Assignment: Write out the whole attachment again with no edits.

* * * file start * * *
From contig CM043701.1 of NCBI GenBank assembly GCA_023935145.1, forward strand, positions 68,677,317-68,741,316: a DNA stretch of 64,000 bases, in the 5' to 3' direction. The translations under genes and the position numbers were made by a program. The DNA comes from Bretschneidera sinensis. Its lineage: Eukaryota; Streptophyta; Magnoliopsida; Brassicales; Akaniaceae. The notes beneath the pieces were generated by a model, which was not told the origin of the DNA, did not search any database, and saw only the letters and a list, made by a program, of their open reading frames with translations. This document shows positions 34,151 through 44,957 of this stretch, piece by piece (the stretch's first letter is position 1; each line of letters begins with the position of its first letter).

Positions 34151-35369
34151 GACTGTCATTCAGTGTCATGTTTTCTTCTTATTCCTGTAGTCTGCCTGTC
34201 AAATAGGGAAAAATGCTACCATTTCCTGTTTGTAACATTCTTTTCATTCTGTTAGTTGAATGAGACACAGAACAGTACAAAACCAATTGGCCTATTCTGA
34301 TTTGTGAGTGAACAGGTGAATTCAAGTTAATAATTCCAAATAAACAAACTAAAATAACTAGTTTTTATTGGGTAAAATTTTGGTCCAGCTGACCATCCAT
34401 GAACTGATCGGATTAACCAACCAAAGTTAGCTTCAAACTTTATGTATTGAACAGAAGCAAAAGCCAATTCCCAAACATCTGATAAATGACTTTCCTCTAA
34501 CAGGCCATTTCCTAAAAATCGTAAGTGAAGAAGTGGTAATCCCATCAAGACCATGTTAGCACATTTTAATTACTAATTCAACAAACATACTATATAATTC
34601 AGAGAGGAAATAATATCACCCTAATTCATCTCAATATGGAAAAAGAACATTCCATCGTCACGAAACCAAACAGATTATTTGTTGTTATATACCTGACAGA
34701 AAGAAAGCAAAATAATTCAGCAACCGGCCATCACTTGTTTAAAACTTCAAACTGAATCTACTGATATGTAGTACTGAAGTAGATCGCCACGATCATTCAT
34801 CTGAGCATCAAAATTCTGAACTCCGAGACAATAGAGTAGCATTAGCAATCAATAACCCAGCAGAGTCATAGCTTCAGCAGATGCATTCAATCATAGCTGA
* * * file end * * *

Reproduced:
From contig CM043701.1 of NCBI GenBank assembly GCA_023935145.1, forward strand, positions 68,677,317-68,741,316: a DNA stretch of 64,000 bases, in the 5' to 3' direction. The translations under genes and the position numbers were made by a program. The DNA comes from Bretschneidera sinensis. Its lineage: Eukaryota; Streptophyta; Magnoliopsida; Brassicales; Akaniaceae. The notes beneath the pieces were generated by a model, which was not told the origin of the DNA, did not search any database, and saw only the letters and a list, made by a program, of their open reading frames with translations. This document shows positions 34,151 through 44,957 of this stretch, piece by piece (the stretch's first letter is position 1; each line of letters begins with the position of its first letter).

Positions 34151-35369
34151 GACTGTCATTCAGTGTCATGTTTTCTTCTTATTCCTGTAGTCTGCCTGTC
34201 AAATAGGGAAAAATGCTACCATTTCCTGTTTGTAACATTCTTTTCATTCTGTTAGTTGAATGAGACACAGAACAGTACAAAACCAATTGGCCTATTCTGA
34301 TTTGTGAGTGAACAGGTGAATTCAAGTTAATAATTCCAAATAAACAAACTAAAATAACTAGTTTTTATTGGGTAAAATTTTGGTCCAGCTGACCATCCAT
34401 GAACTGATCGGATTAACCAACCAAAGTTAGCTTCAAACTTTATGTATTGAACAGAAGCAAAAGCCAATTCCCAAACATCTGATAAATGACTTTCCTCTAA
34501 CAGGCCATTTCCTAAAAATCGTAAGTGAAGAAGTGGTAATCCCATCAAGACCATGTTAGCACATTTTAATTACTAATTCAACAAACATACTATATAATTC
34601 AGAGAGGAAATAATATCACCCTAATTCATCTCAATATGGAAAAAGAACATTCCATCGTCACGAAACCAAACAGATTATTTGTTGTTATATACCTGACAGA
34701 AAGAAAGCAAAATAATTCAGCAACCGGCCATCACTTGTTTAAAACTTCAAACTGAATCTACTGATATGTAGTACTGAAGTAGATCGCCACGATCATTCAT
34801 CTGAGCATCAAAATTCTGAACTCCGAGACAATAGAGTAGCATTAGCAATCAATAACCCAGCAGAGTCATAGCTTCAGCAGATGCATTCAATCATAGCTGA